Report by Tamara Scheer (Ludwig Boltzmann Institute for Social Science History/Institute for East European History/University of Vienna)
Thinking about Health and Welfare in (Eastern) Europe and Beyond
July 1-3, 2015 at Birkbeck College, University of London
Co-organised by the German Research Foundation Network ‘Social Welfare and Health Care in Eastern and Southeastern Europe during the Long 20th Century’ (Regensburg University, Germany) and ‘The Reluctant Internationalists’ (Birkbeck, University of London)
Our joint network meeting aimed to discuss the current research of our members, with a special emphasis on sources related to health and welfare. Although the geographical focus was on Eastern, South Eastern and Central Europe, most of the 19 papers drew attention to global transfers and networks by discussing a period stretching from the 19th century up to recent contemporary history. The workshop included two key notes, one by Paul Lerner on “War Trauma and the Historiography of Psychiatry”, the other by Marius Turda on “Health and Social Welfare in Southeastern-and Eastern Europe: A Troubled Relationship”.
The Regional and Transnational Character of Health and Welfare
All papers drew attention to the importance of the state and region in which the research topics are placed but at the same time pointed to the impact of global trends and the inter- and transnational character of debates and ideas. Marius Turda emphasized: “A regional focus is by is nature comparative, while at the same time placing emphasis on trans-national and global interconnections, a regional approach encourages us to historize different aspects of the pasts and revisit existing paradigms and chronologies.” He added that even dealing with a certain state is always somehow comparative as states consist of different parts shaped by nature, different historical background, social structures as well as ethnicity and religion. Therefore it was of importance if an illness or a social issue appeared only in some regions and affected only parts of the population or was a widespread phenomenon.
Throughout the 19th century until the 20th century a growing internationalization and mutual influence was also inherent in all papers discussed. Sometimes going international was state driven but sometimes it was driven by private associations or personal (academic) relationships. Maria Zarifi highlighted for Greece the knowledge transfer with Germany between 1870s up to 1945. Germany was codified as being modern. More and more people studied abroad and brought ideas back to their home countries. David Bryan described the example of establishing a health insurance system in Franco Spain. Commissions were sent to Europe (he emphasized Slovakia, Romania, and links with Nazi Germany and fascist Italy). Germany was seens as the home of social insurance. Ana Antic presented “cold war exchange”. The countries behind the iron curtain were influenced by changes in child education in Europe and the United States. In Yugoslavia state efforts were not only directed against traditional patriochal structures but also against Sovjet Russia.
After the First World War Polish scientists from Austria-Hungary and Russia settled in Warsaw. Different cultures merged aiming to create a “Polish health” which met political interests to build up a Polish nation, as Katrin Steffen argued. Dora Vargha pointed to the virologist Albert Sabin’s international network skills, which influenced his career positively. Nevertheless, although ideas were transferred to another country and discussed they needed a certain starting point where they fitted into state policy to become reality. Even when a state closed ist borders for foreign ideas transfer took place. Johanna Conterio shows that in Soviet Russia, journals from Germany and the UK dealing with natural healing were available in institute libraries. Fanny Le Bonhomme described psychatry in the GDR. Even in the 1960s, the director of the Charité came from the West and was not a party member. She also pointed to the fact that the sources show that discussions in the GDR did not differ much from contemporary discussions in France.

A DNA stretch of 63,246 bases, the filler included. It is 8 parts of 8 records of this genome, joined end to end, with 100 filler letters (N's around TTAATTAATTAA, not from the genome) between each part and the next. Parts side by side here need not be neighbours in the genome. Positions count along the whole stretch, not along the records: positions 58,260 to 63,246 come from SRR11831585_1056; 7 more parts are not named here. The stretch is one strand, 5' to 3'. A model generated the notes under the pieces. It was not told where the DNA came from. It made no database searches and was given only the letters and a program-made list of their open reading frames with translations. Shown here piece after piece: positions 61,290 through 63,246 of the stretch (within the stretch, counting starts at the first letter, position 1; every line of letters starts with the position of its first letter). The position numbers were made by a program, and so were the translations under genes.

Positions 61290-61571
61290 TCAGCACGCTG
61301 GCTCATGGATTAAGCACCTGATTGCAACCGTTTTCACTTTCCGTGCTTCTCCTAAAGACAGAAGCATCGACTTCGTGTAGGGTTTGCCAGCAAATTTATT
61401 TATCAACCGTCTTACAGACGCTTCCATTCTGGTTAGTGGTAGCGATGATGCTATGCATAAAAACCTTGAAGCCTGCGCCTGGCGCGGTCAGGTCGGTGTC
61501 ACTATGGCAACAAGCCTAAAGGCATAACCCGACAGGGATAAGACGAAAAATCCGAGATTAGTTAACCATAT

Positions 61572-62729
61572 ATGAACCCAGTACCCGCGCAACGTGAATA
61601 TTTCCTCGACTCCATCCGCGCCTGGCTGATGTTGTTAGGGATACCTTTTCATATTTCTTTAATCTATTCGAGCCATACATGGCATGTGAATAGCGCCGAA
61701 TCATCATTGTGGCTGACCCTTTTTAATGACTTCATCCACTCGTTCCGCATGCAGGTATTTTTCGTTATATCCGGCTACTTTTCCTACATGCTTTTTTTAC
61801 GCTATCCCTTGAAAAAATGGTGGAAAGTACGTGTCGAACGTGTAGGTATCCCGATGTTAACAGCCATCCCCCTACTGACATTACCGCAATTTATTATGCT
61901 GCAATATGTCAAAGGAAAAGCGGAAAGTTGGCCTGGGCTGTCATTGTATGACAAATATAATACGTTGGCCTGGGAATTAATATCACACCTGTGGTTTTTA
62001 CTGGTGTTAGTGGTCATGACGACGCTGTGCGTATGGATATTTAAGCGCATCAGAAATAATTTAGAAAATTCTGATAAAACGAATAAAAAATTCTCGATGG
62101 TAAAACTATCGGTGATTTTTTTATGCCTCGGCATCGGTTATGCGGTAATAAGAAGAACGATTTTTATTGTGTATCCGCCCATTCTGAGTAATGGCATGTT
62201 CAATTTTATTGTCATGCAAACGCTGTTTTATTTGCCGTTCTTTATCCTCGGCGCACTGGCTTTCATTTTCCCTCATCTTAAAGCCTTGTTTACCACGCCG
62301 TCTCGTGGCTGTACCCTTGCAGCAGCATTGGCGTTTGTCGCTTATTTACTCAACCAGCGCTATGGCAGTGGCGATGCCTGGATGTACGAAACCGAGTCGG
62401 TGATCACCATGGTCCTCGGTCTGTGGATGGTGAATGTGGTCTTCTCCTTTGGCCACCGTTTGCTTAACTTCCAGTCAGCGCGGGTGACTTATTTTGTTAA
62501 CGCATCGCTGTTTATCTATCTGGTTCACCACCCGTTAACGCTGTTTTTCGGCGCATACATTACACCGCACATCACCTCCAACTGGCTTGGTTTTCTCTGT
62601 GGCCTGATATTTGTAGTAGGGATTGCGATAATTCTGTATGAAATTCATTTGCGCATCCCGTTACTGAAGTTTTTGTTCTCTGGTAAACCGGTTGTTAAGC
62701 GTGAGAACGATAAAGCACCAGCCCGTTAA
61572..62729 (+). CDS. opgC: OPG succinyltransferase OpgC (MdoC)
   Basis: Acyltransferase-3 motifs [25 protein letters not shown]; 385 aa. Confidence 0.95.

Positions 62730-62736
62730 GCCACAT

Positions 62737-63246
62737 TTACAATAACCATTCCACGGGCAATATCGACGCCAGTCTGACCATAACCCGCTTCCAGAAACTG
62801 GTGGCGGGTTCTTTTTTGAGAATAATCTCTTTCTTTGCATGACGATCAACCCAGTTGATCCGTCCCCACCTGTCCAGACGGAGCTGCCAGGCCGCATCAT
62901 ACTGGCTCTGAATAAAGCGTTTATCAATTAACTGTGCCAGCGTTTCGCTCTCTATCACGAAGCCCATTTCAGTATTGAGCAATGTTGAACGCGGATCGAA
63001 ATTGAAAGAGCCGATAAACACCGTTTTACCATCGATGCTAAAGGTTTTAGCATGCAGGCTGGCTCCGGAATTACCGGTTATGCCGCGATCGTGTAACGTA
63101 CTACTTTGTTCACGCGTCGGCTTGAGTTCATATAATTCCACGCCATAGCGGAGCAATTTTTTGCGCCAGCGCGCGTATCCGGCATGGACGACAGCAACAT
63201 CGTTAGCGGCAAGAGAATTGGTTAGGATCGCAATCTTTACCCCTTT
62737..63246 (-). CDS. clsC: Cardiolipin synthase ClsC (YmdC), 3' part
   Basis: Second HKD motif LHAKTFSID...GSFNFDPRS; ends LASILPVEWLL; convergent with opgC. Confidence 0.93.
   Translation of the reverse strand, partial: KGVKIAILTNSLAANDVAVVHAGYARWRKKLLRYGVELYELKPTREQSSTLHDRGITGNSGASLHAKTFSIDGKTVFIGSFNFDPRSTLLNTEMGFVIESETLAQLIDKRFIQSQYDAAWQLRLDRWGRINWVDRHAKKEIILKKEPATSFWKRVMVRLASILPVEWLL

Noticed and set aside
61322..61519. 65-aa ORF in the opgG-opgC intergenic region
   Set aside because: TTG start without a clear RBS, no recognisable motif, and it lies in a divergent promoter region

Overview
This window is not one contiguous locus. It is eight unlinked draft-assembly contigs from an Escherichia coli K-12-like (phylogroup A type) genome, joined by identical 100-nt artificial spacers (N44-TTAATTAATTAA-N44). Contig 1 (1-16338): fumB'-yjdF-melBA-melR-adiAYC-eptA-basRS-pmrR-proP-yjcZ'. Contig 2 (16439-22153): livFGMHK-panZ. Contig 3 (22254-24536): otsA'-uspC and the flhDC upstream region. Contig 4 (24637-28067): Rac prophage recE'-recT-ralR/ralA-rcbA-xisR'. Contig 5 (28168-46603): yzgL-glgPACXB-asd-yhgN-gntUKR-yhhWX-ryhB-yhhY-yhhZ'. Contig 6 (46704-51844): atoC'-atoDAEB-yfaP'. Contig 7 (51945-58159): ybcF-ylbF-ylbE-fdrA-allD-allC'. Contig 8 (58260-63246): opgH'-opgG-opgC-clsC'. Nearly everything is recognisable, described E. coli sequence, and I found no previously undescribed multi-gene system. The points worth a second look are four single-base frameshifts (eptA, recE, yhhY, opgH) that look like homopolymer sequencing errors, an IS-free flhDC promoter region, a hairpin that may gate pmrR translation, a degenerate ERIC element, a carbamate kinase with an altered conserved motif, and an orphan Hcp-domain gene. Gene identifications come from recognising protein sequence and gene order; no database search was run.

The Variety of Agents involved in Health and Social Welfare
All papers draw attention to the importance of the specific actor or agent who or which dealt with questions of health and social welfare. An agent doesn’t necessarily have to be a certain person but can also mean institutions or even objects.
Jessica Reinisch showed through the example of UNRRA relief work how individuals shaped humanitarian work in the field. She started by explaining how field workers were recruited and how their personal and political interests influenced their work. She also asked which role the receiving countries played. This additional focus on the state’s interest was also part of Friederike Kind-Kovacs paper on the example of post World War I Hungary, when international relief was gained for malnourished children. Andre Thiemann questioned the role of personality in assessments of a family’s social status and therefore their need for help among Serbian social workers.
Francesca Piana works on Dr. Ruth Azniv Parmelee, who came to central Turkey with the Hoover organisation and was there when the Armenian genocide took place. Women’s work was in the margins, and Parmelee was critized for her lack of own experience with children as she was single. In Jessica Reinisch’s case the motivation for women to apply as UNRRA relief workers was a great chance for women to be professionally engaged in a foreign country, in contrast to their career chances in their own country. War often implied the opportunity for women to engage in official positions (doctors and nurses). On the other hand Paul Lerner stated that war was not necessarily a motor for severe changes in the way of thinking as in his case World War I did not really change (academic) conceptions in German psychiatry